National Foreclosure Report shows the foreclosure inventory declined by 21.8% and completed foreclosures declined by 18.8% in November of last year, compared with the same month in 2014.
The number of completed foreclosures nationwide decreased year over year from 41,000 in November 2014 to 33,000 in November 2015. The number of completed foreclosures in November 2015 was down 71.6 percent from the peak of 117,657 in September 2010.
“After peaking at 3.6% in January 2011, the foreclosure rate currently stands at 1.2 % — a remarkable improvement,” said Dr. Frank Nothaft, chief economist for CoreLogic. “While there are still pockets of areas with high foreclosure activity, 30 states have foreclosure rates below the national average which is evidence of the solid improvement.”
The foreclosure inventory represents the number of homes at some stage of the foreclosure process and completed foreclosures reflect the total number of homes lost to foreclosure. Since the financial crisis began in September 2008, there have been approximately six million completed foreclosures across the country, and since homeownership rates peaked in the second quarter of 2004, there have been about eight million homes lost to foreclosure.
As of November 2015, the national foreclosure inventory included approximately 448,000, or 1.2%, of all homes with a mortgage compared with 573,000 homes, or 1.5%, in November 2014. The November 2015 foreclosure inventory rate is the lowest for any month since November 2007.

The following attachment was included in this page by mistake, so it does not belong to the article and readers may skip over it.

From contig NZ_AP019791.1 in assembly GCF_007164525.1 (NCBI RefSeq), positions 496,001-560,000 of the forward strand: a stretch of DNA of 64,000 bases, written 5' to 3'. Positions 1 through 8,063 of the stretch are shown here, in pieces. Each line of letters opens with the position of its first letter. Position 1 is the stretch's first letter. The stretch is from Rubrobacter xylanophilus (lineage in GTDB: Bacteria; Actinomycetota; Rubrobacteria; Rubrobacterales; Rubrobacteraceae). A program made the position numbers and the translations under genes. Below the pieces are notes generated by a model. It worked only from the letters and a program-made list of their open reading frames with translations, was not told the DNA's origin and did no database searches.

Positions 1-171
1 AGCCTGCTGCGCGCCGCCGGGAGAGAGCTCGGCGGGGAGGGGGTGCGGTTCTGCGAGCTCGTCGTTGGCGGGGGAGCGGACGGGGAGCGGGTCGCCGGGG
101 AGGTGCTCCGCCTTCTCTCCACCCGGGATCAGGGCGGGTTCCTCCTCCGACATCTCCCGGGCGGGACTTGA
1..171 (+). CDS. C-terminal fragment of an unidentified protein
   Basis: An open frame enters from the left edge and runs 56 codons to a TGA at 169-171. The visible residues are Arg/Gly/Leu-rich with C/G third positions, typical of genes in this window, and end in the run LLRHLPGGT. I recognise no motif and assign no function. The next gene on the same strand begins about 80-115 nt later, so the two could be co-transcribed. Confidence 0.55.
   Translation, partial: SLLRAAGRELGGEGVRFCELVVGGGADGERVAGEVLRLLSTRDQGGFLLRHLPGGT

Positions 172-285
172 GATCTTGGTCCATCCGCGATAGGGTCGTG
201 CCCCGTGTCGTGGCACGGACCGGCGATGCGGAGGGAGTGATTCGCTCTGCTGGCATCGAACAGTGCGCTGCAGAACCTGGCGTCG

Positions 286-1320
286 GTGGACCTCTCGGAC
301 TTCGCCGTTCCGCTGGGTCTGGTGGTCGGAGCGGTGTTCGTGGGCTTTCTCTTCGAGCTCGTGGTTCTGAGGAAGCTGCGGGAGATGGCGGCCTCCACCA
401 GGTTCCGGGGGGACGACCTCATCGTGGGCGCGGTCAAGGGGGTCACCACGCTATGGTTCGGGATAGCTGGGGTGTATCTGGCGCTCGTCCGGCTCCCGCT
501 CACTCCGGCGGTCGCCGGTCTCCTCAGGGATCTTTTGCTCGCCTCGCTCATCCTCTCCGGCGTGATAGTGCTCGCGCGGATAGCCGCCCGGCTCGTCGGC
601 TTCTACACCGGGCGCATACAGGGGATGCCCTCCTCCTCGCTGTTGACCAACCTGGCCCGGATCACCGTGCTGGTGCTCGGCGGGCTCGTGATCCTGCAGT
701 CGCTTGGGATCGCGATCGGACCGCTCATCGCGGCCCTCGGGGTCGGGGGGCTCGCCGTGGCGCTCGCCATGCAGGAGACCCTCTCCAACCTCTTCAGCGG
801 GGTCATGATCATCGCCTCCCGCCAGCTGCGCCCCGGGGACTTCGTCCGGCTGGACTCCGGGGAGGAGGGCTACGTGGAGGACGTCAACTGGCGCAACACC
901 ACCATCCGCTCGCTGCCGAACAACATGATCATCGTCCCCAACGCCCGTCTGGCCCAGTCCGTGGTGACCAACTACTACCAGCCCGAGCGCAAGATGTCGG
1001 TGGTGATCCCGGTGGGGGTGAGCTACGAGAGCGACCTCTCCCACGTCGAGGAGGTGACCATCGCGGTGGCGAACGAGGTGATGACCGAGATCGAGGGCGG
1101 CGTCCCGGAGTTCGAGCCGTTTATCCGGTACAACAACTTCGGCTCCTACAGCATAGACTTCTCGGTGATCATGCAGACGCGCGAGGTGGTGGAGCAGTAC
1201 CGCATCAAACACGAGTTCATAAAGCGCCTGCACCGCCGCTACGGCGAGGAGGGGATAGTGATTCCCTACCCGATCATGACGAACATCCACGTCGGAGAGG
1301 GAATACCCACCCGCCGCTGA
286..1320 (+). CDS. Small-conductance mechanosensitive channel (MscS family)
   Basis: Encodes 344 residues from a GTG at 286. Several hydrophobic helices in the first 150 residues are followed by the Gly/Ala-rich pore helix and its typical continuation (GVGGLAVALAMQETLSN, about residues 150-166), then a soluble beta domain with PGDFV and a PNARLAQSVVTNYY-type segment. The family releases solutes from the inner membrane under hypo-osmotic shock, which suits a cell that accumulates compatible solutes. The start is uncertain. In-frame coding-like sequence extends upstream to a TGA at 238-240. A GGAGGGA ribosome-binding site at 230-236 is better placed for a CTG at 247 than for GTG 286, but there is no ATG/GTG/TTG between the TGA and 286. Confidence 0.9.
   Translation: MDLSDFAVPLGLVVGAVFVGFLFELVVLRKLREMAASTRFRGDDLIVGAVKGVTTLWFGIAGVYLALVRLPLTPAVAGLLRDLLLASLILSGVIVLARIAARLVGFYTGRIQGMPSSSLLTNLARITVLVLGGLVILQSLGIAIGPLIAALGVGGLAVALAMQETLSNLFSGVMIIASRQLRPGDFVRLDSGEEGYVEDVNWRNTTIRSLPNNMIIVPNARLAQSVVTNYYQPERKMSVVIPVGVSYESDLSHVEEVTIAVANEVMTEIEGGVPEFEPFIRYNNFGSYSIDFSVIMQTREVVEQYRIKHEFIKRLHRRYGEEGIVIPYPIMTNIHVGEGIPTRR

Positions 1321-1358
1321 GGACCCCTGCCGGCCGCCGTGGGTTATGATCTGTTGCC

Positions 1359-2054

CoreLogic also reports that the number of mortgages in serious delinquency (defined as 90 days or more past due, including loans in foreclosure or REO) declined by 21.7% from November 2014 to November 2015, with 1.3 million mortgages, or 3.3%, in this category. The November 2015 serious delinquency rate is the lowest since December 2007.
“Tight post-crash underwriting standards coupled with much improved economic and housing market fundamentals have combined to push new mortgage delinquencies to 15-year-lows,” said Anand Nallathambi, president and CEO of CoreLogic. “Although judicial states will likely continue to lag, given current trends, it is reasonable to expect a continued and significant drop in the rate of serious delinquencies and foreclosure starts in 2016.”